Thursday, August 26, 2010

Anatomy of a Murder

TCM's Summer Under the Stars honors Lee Remick today with 24 hours of her movies. Unfortunately, The Omen was made over at Fox, so TCM apparently couldn't obtain the broadcast rights to it. Instead, we have to content ourselves with other good movies, such as Anatomy of a Murder, which airs tonight at 10:30 PM ET.

The movie has a plot that on the surface is extremely simple. Struggling small-town attorney Paul Biegler (James Stewart) is asked to defend Army Lieutenant Fred Manion (Ben Gazzara) on a charge of murder. The defense is justifiable homicide through temporary incapacity: the defendant claims his wife Laura (Lee Remick) was raped, and that he was just defending his honor against the rapist. Unfortunately, the defense isn't quite that simple. First, the defendant waited some time before killing the other man, much too long for any sort of temporary insanity plea. Second, his wife was quite the flirt, and may not have been raped after all; or, she may have been willing to go at least part of the way but balked at going all the way. Date rape, thirty years before the term became fashionable. As such, the details of the case are quite murky, and we see our lawyer hero spending quite a bit of time before we get to trial trying to untangle the whole thing. And it doesn't help that he's struggling, and really needs to win this case for the sake of his career. Biegler decides, for example, that the best way to make his defendant look sympathetic is to have the wife not look like a flirt -- even though at trial, it will require her to act quite out of character.

All this is before we get to trial, which is one of the better trials you'll see on film. That's in no small part because the movie is based on a real case, which was turned into a book by a Michigan judge (the movie is set in Michigan). When it came time to make the movie, Director Otto Preminger hired a judge to provide technical assitance with the trial scenes. It turned out, though, that Preminger didn't like the actor originally hired to play the judge, so Preminger put the real judge in to play a judge on screen, with a result that works quite well. Also at trial is George C. Scott, playing a State Attorney who is sent from downstate to the Upper Peninsula to prosecute this by now prominent case. He sees this as a chance to make his career, ethics be damned.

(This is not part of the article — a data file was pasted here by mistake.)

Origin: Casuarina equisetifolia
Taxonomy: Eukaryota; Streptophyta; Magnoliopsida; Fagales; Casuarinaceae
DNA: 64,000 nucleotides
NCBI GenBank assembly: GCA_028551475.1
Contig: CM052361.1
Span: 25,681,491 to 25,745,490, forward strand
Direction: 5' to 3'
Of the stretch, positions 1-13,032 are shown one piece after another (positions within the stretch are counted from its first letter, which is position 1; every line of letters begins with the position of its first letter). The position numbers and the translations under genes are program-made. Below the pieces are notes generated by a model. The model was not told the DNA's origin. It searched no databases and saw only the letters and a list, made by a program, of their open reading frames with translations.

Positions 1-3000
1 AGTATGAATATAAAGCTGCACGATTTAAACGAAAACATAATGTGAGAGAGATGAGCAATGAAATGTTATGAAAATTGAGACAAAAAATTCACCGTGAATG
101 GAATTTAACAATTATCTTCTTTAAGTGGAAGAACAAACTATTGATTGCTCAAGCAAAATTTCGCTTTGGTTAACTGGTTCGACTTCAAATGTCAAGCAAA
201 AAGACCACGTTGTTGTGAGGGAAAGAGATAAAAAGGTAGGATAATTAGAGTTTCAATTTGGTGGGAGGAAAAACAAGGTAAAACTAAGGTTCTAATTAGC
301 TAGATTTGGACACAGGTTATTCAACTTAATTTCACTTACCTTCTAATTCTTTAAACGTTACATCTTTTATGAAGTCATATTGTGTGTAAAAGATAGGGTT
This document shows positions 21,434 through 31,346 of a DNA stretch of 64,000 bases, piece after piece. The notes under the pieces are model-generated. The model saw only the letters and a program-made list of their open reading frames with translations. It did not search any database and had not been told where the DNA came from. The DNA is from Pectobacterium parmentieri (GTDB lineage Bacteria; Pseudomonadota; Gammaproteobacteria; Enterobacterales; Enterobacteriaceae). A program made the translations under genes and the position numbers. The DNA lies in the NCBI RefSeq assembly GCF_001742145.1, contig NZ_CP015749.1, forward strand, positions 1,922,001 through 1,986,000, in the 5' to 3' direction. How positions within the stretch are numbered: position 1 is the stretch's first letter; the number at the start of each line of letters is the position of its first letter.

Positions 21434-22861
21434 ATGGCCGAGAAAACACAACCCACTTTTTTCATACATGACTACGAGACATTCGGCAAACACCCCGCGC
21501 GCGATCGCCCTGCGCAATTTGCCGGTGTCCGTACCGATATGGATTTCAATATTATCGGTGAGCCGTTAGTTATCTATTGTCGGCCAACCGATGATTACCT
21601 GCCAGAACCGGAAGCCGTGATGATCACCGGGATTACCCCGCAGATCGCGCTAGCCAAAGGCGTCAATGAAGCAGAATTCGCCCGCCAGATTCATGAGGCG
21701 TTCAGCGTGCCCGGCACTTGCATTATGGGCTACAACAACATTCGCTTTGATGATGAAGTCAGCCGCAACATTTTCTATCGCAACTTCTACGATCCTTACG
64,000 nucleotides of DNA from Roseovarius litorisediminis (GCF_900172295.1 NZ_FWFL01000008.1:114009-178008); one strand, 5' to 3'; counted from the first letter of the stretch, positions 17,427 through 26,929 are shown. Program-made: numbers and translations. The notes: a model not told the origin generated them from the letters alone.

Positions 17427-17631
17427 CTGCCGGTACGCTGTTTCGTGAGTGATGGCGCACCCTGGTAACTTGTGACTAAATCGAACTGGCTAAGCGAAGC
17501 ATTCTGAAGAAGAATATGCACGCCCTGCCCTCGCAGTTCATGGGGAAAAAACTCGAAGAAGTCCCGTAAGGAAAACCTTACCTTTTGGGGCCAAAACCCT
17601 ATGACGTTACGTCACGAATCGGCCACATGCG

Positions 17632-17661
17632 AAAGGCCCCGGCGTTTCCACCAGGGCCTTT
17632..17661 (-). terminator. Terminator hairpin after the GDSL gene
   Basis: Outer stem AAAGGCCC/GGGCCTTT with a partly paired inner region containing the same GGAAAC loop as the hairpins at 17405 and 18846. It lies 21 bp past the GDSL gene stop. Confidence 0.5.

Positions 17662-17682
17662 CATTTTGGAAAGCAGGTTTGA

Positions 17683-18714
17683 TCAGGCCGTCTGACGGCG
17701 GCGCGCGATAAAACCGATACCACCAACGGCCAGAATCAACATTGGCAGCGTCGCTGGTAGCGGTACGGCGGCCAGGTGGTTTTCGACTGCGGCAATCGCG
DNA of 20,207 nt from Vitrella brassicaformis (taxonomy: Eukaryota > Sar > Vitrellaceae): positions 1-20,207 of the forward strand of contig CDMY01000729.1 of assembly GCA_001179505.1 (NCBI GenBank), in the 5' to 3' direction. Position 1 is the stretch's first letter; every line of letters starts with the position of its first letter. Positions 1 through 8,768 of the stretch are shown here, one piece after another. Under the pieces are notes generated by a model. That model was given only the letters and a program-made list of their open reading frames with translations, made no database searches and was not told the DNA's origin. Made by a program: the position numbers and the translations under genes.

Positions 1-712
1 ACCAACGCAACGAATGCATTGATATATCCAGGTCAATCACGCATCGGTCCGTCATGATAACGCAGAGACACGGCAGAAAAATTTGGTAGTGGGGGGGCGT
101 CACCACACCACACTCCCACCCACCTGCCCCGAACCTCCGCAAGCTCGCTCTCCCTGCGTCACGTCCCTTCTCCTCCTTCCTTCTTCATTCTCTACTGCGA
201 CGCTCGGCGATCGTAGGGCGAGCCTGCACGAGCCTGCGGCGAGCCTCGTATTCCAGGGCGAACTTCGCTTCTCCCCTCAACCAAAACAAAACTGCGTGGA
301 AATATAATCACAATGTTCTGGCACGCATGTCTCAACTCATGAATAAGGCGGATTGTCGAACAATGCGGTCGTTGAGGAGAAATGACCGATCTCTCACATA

Authenticity is on display not only in the trial scenes. The movie is set in Michigan's Upper Peninsula and was in fact filmed mostly on location, although several towns were used for filming, making the final product a composite of any town in the U.P., or more broadly, any place anywhere in small-town America. That's the sort of thing that makes Anatomy of a Murder much greater than the sum of its parts. Despite having a lot of great names in the cast, the movie is really more about the story and the themes presented than the actors presenting that story. And together, they make for quite a good film.

One more note involves the score, which uses jazz music, possibly to juxtapose the jarring nature of the crimes committed with what is stereotypically placid small-town America. The music is courtesy of Duke Ellington, who actually shows up performing some of the music, although not under his own name. The movie has also made its way to DVD, so even though tonight's TCM showing will end around 1:20 AM ET, you don't have to stay up that late to see it.

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